Original Article

European Journal of Clinical Nutrition (2012) 66, 1187–1192; doi:10.1038/ejcn.2012.105; published online 29 August 2012

Food and health

Neural effects of green tea extract on dorsolateral prefrontal cortex

S Borgwardt1,2,3, F Hammann2, K Scheffler4, M Kreuter5, J Drewe6 and C Beglinger6

  1. 1University Hospital Basel, Medical Image Analysis Centre, University of Basel, Basel, Switzerland
  2. 2Department of Psychiatry, University of Basel, Basel, Switzerland
  3. 3Institute of Psychiatry, King’s College London, De Crespigny Park, London, UK
  4. 4Department of High-Field MR, Max-Planck Institute for Biological Cybernetics, Tübingen, Germany
  5. 5Alpinia Laudanum Institute of Phytopharmaceutical Sciences, Walenstadt, Switzerland
  6. 6Department of Gastroenterology, University Hospital Basel, Basel, Switzerland

Correspondence: Professor S Borgwardt, Department of Psychiatry, University Hospital Basel, Petersgraben 4, Basel 4031, Switzerland. E-mail: sborgwardt@uhbs.ch or stefan.borgwardt@kcl.ac.uk

Received 16 March 2012; Revised 3 July 2012; Accepted 3 July 2012
Advance online publication 29 August 2012





Green tea is being recognized as a beverage with potential benefits for human health and cognitive functions. In vivo studies provide preliminary evidence that green tea intake may have a positive role in improving effects on cognitive functions. We aimed to examine the neural effects of green tea extract on brain activation in humans.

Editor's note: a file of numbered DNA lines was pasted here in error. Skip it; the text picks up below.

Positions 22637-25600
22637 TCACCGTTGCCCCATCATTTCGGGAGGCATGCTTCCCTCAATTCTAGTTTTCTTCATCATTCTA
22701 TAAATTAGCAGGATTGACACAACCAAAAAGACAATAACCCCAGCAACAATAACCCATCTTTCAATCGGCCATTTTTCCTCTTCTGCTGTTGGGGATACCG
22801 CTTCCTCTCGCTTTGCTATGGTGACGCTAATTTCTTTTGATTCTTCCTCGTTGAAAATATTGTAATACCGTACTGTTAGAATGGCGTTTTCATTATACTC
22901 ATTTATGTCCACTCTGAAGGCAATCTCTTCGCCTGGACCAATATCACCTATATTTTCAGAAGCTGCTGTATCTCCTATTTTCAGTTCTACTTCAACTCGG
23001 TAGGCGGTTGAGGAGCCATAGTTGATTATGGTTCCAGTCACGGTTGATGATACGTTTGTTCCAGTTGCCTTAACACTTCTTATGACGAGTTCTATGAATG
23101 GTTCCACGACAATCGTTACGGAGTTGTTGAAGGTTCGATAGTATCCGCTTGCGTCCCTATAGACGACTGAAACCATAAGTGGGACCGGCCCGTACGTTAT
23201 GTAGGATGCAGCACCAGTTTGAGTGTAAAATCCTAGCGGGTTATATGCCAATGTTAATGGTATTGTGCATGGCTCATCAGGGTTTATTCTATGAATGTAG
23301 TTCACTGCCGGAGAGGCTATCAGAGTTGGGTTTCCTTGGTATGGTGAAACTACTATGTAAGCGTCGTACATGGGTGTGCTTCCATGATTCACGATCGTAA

Functional magnetic resonance imaging was recorded while 12 healthy volunteers performed a working memory task following administration of 250 or 500ml of a milk whey based green tea containing soft drink or milk whey based soft drink without green tea as control in a double-blind, controlled repeated measures within-subject design with counterbalanced order of substance administration. A whole-brain analysis with a cluster-level threshold of P<0.001 (unadjusted) was followed by an a priori-defined region of interest (ROI) analysis of the dorsolateral prefrontal cortex (DLPFC) including a cluster-level threshold of P<0.05 and family-wise error (FWE) adjustment for multiple comparisons.



Whole-brain analyses revealed no significant effects after correction for multiple comparisons (FWE P<0.05). Using a ROI approach, green tea extract increased activation in the DLPFC relative to a control condition (FWE P<0.001). This neural effect was related to green tea dosage. Green tea extract was not associated with any significant attenuation in regional activation relative to control condition.



These data suggest that green tea extract may modulate brain activity in the DLPFC, a key area that mediates working memory processing in the human brain. Moreover, this is the first neuroimaging study implicating that functional neuroimaging methods provide a means of examining how green tea extract acts on the brain.


green tea; functional MRI; prefrontal cortex; DLPFC

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